Egypt is offering four state-owned companies for sale on the Egyptian Stock Exchange (EGX) before the end of the year, stated Ahmed Kojak, deputy minister of finance for economic affairs, this week.
The government already offered 10 per cent of the shares in the Abu Qir Fertilisers Company on the bourse last week.
The investment bank EFG Hermes acted as global coordinator and joint placement manager for the selling parties, namely the National Investment Bank, the Industrial Development Authority, Al-Ahly Capital Holding, and the Chemical Industries Holding Company, which relinquished part of their ownership in the offering.
It was explained that in the light of rising prices and the continued growth in demand for fertilisers globally, the Abu Qir Company had doubled its net profits during the current year, reflecting its promising and sustainable growth in this strategic sector of the Egyptian economy.
Kojak stated that the government is working on a three-pronged plan amid the coronavirus crisis to support the economy that includes maintaining economic stability and planned growth rates, offering incentives for economic activities, including the green economy, by encouraging sustainable projects and exports, and giving the private sector a bigger role in the economy, including by making more initial public offerings (IPOs).
Sherine Al-Sharqawi, first assistant to the minister of finance, stressed the importance of the capital market for the state as a strong means of finance, as well as its pivotal role in attracting foreign investment to the Egyptian market.
She cited as an example the IPO for E-Finance for Digital and Financial Investments, which had attracted foreign funds and institutions and had been more than 61 times oversubscribed. Public offerings usually take 18 months to be successful, she added, saying that more were expected soon.
The government intends to offer shares in the New Administrative Capital on the bourse to encourage large companies to sell shares, which will increase the representation of Egyptian companies in the MSCI Emerging Markets Index. This will in turn attract more foreign investments to Egypt, Al-Sharqawi stated.
The companies planned for IPOs are the Eastern Company, which previously offered five per cent of its shares on the local market, Heliopolis for Housing and Development, and Madinet Nasr for Housing and Development.
Observers also expect the state to offer shares in companies owned by the National Service Projects Organisation of the Egyptian Armed Forces. Minister of Planning and Economic Development Hala Al-Said earlier revealed the intention to offer shares in the National Petroleum Company and Safi, a national company for the production and bottling of natural water and vegetable oils.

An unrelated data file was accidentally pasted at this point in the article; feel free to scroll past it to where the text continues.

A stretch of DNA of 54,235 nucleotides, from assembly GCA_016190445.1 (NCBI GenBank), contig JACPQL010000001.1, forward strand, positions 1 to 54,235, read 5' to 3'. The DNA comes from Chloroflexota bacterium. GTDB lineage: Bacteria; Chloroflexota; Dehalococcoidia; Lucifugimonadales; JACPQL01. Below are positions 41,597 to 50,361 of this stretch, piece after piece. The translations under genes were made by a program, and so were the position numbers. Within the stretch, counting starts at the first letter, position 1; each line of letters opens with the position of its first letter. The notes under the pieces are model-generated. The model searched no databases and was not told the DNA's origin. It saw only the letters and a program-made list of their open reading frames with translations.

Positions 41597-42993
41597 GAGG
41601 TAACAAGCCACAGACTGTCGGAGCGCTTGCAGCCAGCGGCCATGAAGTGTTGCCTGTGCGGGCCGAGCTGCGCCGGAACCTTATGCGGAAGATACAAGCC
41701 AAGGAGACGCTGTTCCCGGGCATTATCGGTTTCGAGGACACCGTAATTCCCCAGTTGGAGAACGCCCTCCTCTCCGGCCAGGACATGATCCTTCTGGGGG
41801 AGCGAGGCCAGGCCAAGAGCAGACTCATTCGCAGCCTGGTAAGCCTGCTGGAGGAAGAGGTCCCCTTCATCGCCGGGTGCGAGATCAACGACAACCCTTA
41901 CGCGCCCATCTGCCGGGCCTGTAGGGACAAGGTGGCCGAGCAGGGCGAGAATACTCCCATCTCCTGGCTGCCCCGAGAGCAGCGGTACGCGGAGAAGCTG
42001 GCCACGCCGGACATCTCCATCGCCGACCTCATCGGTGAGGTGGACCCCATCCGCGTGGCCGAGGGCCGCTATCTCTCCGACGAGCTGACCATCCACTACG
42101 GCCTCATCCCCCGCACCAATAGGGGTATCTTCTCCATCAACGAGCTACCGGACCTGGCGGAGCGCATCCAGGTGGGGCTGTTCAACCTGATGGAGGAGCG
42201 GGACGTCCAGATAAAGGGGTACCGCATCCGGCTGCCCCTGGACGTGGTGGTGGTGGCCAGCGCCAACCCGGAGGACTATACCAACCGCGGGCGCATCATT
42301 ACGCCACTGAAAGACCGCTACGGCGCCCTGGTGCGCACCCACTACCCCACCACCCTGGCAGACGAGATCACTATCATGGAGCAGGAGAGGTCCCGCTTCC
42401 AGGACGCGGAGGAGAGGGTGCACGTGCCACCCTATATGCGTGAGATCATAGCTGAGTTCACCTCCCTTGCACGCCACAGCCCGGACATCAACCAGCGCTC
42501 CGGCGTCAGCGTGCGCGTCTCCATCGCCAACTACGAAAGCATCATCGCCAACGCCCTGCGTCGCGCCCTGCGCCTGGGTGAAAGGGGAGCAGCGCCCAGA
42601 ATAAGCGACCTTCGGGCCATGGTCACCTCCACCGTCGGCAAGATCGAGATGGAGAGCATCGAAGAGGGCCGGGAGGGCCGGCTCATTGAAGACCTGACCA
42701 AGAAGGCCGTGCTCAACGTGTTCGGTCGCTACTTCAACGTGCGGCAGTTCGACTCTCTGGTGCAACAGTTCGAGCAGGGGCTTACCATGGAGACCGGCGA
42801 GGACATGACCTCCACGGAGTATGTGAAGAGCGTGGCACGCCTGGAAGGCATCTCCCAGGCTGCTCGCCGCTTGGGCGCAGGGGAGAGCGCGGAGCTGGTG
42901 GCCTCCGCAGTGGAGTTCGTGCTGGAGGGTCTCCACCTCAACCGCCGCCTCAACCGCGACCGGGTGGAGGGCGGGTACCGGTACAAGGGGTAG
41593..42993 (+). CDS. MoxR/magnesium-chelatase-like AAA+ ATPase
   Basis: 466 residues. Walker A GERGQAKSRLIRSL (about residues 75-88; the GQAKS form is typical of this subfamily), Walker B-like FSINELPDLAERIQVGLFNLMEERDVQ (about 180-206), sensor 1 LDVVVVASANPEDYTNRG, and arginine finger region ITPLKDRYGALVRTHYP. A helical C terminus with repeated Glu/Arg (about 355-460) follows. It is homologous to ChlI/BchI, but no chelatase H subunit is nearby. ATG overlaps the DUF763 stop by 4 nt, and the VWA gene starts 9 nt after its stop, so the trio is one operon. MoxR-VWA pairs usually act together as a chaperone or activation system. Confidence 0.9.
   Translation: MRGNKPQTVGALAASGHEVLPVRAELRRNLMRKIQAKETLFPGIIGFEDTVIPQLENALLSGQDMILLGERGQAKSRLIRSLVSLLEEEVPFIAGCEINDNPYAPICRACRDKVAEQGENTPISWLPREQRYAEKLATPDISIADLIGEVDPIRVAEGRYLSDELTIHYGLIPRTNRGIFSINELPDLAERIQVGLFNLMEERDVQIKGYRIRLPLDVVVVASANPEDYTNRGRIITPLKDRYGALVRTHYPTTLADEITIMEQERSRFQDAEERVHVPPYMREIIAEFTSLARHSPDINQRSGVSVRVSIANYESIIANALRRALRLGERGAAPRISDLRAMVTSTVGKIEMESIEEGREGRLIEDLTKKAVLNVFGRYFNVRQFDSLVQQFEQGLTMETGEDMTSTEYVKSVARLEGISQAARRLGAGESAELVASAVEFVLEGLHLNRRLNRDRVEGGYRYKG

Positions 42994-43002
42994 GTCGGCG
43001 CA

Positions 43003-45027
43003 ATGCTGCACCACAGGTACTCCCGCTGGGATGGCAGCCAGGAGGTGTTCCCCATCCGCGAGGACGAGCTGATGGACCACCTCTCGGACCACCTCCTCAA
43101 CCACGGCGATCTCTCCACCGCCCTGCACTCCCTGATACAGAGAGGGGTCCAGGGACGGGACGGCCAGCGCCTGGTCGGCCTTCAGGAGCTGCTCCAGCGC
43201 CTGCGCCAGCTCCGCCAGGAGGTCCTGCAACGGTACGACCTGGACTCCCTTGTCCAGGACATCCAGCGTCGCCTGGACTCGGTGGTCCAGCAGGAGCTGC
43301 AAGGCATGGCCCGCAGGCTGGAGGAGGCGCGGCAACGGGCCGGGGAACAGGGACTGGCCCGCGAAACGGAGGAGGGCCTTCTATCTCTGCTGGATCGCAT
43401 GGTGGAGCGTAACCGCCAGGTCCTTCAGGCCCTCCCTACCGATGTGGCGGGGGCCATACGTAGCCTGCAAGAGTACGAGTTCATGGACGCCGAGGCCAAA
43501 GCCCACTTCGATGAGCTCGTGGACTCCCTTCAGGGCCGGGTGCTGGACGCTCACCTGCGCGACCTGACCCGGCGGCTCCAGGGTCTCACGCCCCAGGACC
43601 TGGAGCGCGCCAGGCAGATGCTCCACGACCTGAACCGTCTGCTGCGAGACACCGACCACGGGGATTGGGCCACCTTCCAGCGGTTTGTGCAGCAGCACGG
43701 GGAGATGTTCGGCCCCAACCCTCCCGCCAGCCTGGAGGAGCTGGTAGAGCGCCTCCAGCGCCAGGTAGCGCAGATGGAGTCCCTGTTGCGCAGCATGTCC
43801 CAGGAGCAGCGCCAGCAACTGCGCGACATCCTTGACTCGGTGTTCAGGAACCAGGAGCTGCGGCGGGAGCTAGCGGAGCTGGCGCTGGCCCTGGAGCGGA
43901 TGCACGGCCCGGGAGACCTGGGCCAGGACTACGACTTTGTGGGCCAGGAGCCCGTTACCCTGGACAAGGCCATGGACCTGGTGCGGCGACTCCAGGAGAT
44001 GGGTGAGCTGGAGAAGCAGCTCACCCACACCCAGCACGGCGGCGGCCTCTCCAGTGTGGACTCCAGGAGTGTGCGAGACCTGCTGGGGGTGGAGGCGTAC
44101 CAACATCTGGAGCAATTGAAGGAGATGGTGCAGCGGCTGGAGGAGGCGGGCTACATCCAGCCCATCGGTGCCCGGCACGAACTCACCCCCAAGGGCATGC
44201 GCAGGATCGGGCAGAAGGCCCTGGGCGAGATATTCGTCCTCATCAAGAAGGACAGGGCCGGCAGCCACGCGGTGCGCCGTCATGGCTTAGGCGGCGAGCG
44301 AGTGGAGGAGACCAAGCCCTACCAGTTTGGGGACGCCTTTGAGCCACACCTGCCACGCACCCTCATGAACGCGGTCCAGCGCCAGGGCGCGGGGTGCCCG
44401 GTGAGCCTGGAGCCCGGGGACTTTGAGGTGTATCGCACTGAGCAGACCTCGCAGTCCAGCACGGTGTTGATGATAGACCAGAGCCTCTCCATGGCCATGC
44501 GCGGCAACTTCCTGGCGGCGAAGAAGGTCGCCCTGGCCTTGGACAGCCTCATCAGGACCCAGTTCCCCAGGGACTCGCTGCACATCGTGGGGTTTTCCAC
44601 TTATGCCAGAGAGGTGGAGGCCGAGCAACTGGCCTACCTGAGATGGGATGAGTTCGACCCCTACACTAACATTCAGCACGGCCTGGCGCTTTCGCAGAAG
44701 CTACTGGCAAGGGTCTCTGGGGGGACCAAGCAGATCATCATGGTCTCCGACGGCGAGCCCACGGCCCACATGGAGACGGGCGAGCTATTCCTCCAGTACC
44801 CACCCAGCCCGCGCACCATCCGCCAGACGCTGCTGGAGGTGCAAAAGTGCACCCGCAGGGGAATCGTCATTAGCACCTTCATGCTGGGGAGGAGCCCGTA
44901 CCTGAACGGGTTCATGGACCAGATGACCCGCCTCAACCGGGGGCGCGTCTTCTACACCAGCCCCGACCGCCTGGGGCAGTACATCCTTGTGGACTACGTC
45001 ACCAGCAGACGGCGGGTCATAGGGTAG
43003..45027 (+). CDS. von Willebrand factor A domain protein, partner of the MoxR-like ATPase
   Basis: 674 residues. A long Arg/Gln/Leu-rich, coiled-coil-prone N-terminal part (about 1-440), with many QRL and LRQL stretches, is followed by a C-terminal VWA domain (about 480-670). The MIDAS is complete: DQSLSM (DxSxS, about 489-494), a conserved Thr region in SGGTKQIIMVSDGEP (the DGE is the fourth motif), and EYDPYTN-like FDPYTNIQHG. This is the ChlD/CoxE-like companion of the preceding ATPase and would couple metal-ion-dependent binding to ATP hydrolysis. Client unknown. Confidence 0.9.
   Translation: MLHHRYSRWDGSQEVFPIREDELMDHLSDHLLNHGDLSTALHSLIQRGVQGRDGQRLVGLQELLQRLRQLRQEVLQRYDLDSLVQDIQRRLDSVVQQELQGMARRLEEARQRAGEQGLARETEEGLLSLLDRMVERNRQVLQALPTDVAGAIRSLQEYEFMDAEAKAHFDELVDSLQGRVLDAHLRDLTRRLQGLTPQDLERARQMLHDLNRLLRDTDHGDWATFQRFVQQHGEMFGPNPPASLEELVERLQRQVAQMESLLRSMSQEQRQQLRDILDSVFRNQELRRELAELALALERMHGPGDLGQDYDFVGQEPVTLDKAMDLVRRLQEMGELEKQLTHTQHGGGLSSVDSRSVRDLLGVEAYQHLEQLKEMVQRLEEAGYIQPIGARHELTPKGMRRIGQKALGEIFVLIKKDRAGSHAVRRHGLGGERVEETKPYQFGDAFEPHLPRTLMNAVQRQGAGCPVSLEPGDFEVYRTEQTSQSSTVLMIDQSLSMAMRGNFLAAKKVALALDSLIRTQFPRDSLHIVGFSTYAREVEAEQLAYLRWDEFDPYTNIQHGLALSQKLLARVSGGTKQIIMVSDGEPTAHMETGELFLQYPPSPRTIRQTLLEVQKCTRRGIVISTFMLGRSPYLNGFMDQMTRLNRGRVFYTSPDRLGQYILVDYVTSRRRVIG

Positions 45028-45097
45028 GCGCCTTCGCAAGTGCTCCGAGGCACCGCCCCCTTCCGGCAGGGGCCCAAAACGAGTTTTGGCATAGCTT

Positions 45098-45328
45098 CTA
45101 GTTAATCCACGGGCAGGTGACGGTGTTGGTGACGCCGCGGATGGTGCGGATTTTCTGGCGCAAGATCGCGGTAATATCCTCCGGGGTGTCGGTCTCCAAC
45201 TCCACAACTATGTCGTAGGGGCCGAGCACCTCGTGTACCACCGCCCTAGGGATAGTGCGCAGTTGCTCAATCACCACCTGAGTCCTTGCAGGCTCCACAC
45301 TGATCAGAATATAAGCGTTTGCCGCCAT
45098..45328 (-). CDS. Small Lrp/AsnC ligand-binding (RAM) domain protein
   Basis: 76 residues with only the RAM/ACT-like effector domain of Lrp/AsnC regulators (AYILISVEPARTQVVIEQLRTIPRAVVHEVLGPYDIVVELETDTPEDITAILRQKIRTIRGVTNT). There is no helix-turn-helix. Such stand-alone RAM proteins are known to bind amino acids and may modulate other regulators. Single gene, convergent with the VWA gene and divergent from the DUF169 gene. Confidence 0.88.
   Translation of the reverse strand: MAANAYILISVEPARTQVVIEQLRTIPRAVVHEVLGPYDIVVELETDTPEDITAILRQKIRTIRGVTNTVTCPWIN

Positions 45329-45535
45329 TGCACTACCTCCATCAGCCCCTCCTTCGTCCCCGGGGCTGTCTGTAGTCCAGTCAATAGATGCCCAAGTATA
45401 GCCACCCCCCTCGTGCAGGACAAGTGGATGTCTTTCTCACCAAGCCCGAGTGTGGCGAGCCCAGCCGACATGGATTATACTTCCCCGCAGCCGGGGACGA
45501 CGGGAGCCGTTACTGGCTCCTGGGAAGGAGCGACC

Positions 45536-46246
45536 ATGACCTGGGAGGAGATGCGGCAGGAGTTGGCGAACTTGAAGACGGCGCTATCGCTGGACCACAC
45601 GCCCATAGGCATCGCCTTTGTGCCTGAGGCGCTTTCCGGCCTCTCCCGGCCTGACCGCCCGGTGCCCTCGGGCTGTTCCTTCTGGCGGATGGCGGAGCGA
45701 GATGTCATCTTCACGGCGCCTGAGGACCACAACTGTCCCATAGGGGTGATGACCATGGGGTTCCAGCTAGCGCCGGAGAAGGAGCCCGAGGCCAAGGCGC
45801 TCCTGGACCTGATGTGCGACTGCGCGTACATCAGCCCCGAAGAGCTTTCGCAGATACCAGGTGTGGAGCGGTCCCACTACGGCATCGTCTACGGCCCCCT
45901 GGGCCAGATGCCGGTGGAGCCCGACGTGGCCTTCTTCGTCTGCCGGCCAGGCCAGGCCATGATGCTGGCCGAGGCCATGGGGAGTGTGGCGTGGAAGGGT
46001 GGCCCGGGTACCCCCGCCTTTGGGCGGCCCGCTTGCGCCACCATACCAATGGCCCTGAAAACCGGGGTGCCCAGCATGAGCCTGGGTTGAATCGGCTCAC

The stakes offered in both companies will range between 10 and 100 per cent according to demand, with the aim of increasing the share of the private sector in the national economy, Al-Said said.
Banque du Caire may also offer shares for sale. In April 2020, the bank was planning to offer between 20 and 30 per cent of its shares on the bourse, but it shelved the plan due to the coronavirus pandemic.
The Ghazl Al-Mahalla Sporting Club is also expected to offer some of its shares to investors after the club, affiliated to the Misr Weaving and Spinning Company, was turned into a company with a capital of LE200 million.
Managing Director of Bloom Securities Mohamed Fathallah said the Stock Exchange was awaiting the new government offerings, in addition to offering additional shares in listed companies to diversify the market. He added that offering additional shares in government companies such as Abu Qir Fertilisers and Heliopolis for Housing and Development was important to revive the Stock Exchange and build investor confidence.
Mohamed Maher, head of the Egyptian Securities Federation, said that the decline in trading volumes on the Exchange had been the result of the state’s withdrawal from offering large companies for sale and from offering tax exemptions to listed companies.
There had also been a gradual increase in the cost of listing on the Stock Exchange and on the commissions paid to Misr for Central Clearing, Depository, and Registry and the Egyptian Financial Regulatory Authority (EFSA), which are supposed to be non-profit bodies, he said.
A report by the international professional services company Ernst & Young said that due to the pandemic and the resulting losses and economic slowdown, Egypt was the only country in the Middle East and North Africa region that had witnessed an initial subscription during the second quarter of 2021, which was for E-Finance.
IPO yields fell by nearly 50 per cent in the region. During the current year, the EGX has seen two offerings, one for the education services company Taleem and the other being the double listing of Integrated Diagnostics Holdings, which is also listed on the London Stock Exchange.
*A version of this article appears in print in the 16 December, 2021 edition of Al-Ahram Weekly.